04/23/2013 03:36 pm ET Updated Jun 23, 2013

After Newtown, Gun Reform May Be Just the Beginning

In the aftermath of the tragic massacre of innocents at Sandy Hook Elementary School, many Newtown residents, including family members of those who were murdered, expressed a common desire to become the source of positive change in our country. Interpretations of this concept so far have included: building stronger communities, promoting acts of kindness and researching the origins of violence, just to name a few. But the primary focus in these first few months, in partnership with state and federal leadership, has been reforming legislation to keep all Americans safer from the epidemic of gun violence.

When the watered-down Toomey-Manchin Bill was defeated in Washington last week, despite a 90 percent approval rating for background checks among Americans and the entreaties of citizens to tighten gun laws -- including Newtown families who lost their family members in the massacre at Sandy Hook Elementary School -- there was a collective gasp from much of the American public as it became clear how little impact our voices and opinions matter on this high profile issue.

Americans asked our leaders something very basic: to help change the fact that we have become ridiculously vulnerable to gun violence, including rapid-fire weapons and bullets designed to cause maximum damage. Every year, the massacres and gun death and injury numbers continue to pile up. We have acquired enough proof to know that we are potential sitting ducks every day and everywhere we go; from houses of worship and grocery stores to city streets and even our college and elementary school classrooms. As long as powerful weapons and large magazines continue to be sold legally to anyone who chooses to avoid a background check, weapons are easily trafficked and cannot be tracked; the carnage will carry on unabated. But in Washington last week, our pleas were turned down. Even after the stricken parents of murdered six-year-olds looked those senators in the eyes.

I've heard many people say that they were not especially politically active until recent tragedies inspired them to raise their awareness. That's not true in my case. I have been following politics since I was a teen. In college, I rallied in Washington and interned for a grassroots organization whose goals reflected my values. As an adult, I follow politics pretty closely, vote consistently and attend town meetings. I sign petitions and make calls to my state and federal representatives.

Now I realize now that I have been naïve because I thought polls mattered. We so often hear the findings of Quinnipiac and Gallup reports on Americans' opinions about important concerns of the day. I always assumed that our elected leaders put stock in these results which have the power to connect them to their constituents' state of mind. But I have been disheartened to learn that our leaders generally pay more attention to the loudest messages that come into their offices, even if they know that these calls and emails are mobilized by highly organized special interest groups. In this way, the true will of the people often gets lost in the shadow of well-funded lobbying organizations.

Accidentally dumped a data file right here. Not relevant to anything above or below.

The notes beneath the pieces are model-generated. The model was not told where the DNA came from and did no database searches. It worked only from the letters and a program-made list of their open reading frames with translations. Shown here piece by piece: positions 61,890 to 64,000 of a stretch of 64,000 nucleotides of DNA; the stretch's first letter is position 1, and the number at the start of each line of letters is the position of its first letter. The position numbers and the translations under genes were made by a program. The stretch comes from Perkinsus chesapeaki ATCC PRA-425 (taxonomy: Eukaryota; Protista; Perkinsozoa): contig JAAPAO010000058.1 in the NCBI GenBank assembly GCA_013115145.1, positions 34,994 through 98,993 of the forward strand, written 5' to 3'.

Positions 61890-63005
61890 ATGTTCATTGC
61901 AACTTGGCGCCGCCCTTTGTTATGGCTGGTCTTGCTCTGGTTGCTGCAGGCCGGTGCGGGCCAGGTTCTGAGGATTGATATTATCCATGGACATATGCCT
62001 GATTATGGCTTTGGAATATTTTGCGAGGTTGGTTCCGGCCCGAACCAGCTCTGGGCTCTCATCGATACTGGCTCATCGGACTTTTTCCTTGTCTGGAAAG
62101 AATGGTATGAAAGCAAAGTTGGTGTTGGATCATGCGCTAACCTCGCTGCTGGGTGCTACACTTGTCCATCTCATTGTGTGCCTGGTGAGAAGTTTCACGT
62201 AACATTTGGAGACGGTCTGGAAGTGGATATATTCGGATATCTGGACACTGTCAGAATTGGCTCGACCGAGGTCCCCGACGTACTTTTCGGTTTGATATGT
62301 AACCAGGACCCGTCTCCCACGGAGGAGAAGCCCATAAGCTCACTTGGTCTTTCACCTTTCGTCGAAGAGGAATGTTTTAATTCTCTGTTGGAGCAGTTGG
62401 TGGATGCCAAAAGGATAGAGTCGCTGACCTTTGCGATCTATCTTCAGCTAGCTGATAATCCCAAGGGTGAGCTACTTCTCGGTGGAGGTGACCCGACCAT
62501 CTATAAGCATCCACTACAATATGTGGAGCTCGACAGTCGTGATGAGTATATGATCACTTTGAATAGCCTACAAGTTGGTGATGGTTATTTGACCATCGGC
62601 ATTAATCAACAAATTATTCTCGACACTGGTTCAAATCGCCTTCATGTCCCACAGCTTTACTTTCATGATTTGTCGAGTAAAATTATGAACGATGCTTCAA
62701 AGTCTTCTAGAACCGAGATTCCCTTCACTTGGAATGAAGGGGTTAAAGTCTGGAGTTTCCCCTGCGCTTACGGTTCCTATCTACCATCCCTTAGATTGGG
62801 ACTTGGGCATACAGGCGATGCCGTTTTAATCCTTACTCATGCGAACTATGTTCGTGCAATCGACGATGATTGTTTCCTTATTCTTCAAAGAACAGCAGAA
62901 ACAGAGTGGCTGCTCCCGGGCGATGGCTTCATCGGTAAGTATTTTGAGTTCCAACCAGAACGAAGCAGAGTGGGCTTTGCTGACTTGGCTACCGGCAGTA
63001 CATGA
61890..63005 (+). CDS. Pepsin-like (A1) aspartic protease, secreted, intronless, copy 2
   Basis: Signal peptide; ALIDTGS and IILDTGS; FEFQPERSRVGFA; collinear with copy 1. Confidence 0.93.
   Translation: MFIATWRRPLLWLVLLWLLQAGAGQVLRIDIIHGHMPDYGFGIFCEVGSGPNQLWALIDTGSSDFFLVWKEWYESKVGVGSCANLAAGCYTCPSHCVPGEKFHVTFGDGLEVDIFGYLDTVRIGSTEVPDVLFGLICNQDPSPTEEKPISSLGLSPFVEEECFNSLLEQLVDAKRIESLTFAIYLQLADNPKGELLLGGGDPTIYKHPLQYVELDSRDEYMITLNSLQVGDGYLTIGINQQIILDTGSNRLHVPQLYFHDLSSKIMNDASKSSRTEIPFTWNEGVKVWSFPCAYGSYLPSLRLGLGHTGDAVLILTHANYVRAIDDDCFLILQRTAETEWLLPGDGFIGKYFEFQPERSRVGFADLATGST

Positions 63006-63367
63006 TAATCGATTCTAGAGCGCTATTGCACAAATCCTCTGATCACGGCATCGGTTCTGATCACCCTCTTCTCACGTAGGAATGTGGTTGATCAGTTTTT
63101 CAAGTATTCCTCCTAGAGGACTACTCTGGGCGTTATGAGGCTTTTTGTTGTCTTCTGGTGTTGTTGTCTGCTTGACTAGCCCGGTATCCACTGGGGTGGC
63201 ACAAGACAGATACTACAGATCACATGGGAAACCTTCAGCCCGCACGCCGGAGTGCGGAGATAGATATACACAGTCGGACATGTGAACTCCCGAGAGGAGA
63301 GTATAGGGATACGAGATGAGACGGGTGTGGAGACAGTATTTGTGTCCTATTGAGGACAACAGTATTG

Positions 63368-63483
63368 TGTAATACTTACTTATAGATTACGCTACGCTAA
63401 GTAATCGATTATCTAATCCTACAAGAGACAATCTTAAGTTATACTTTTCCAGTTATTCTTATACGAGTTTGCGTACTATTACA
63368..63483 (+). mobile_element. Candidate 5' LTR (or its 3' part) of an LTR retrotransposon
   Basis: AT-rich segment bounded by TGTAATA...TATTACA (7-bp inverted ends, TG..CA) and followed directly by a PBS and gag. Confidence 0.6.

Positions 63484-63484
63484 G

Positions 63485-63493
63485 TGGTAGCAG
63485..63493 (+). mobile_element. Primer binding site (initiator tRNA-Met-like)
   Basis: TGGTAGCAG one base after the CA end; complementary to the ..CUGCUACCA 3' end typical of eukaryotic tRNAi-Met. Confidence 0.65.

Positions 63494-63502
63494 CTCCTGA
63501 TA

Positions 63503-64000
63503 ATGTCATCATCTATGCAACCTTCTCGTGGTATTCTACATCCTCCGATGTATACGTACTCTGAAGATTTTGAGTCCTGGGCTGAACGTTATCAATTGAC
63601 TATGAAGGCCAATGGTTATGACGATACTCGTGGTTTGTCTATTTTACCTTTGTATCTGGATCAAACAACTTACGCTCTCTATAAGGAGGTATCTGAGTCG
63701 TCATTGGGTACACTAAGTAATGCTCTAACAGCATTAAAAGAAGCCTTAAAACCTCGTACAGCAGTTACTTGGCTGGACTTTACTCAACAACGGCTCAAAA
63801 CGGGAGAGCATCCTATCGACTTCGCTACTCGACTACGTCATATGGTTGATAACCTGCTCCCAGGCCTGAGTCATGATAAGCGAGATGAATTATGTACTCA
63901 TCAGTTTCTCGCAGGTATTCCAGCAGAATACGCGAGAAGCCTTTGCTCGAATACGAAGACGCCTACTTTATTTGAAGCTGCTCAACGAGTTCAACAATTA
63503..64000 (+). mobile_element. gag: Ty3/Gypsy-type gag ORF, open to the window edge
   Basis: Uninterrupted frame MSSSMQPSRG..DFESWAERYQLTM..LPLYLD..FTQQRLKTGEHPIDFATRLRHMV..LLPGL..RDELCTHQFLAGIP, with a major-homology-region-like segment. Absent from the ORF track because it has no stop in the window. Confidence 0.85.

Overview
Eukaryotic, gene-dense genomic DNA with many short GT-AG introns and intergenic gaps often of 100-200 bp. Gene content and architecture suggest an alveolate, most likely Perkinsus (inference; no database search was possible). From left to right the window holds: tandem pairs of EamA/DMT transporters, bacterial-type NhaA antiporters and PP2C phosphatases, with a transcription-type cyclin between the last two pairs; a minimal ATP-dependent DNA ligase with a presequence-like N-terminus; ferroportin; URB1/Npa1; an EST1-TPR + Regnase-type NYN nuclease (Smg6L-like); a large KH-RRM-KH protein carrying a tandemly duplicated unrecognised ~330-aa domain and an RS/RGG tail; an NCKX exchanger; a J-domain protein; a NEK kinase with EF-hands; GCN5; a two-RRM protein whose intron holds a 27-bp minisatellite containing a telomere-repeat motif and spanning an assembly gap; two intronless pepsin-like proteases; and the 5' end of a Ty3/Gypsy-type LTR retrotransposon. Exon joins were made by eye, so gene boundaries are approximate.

And yet, far from wasting our efforts in trying to pass gun reforms in Congress, I believe that we actually accomplished something big last week. We conducted a closely watched test of our system and revealed a sad truth about the American government: that a majority of our elected leaders do not represent the people. It was already obvious that the necessity for large campaign donations creates a troubling conflict of interest, and therefore a system that inevitably undermines the representation of its citizens. But for me and many others, I believe that the full extent of our "bought and sold" Congress has finally been put on display in full technicolor.

We have a moral responsibility now to follow through with gun reform by ousting the senators who voted against the expanded background checks bill, and replace them with others who will actually stand up for the overwhelming desires of the people; protecting our fundamental rights to life, liberty and the pursuit of happiness. For most of us, that includes releasing us from the growing threat of gun violence.

Just as important, it's time for American citizens to hold our government accountable and demand sweeping reform in campaign financing. Following in the footsteps of the 99 Percent Movement, the demand for government to return power to its citizens must continue with renewed conviction in the aftermath of this disappointing round of gun reform. As Harvard professor and founder of Rootstrikers Lawrence Lessig states, "It's time we have a fair fight on the question of reasonable gun regulation in America. And we will only have that fair fight when raising money isn't the single most important issue for every member of Congress."

The community of Newtown, with our devastating firsthand knowledge of gun violence and the resulting push for new laws, truly can be ground zero for dramatic transformation in this country. While last week's Senate vote did not bring about the improvements we tried to achieve, the results of these events have the potential to be the motivator for greater changes in our country than we ever imagined if we join together to address the fundamental causes of our broken system. It's up to all of us to demand a government that truly represents the people and keeps us safe in a multitude of ways. That kind of change would truly fulfill our promise to honor the lives of every person killed by gunfire at Sandy Hook School, and in the entire country.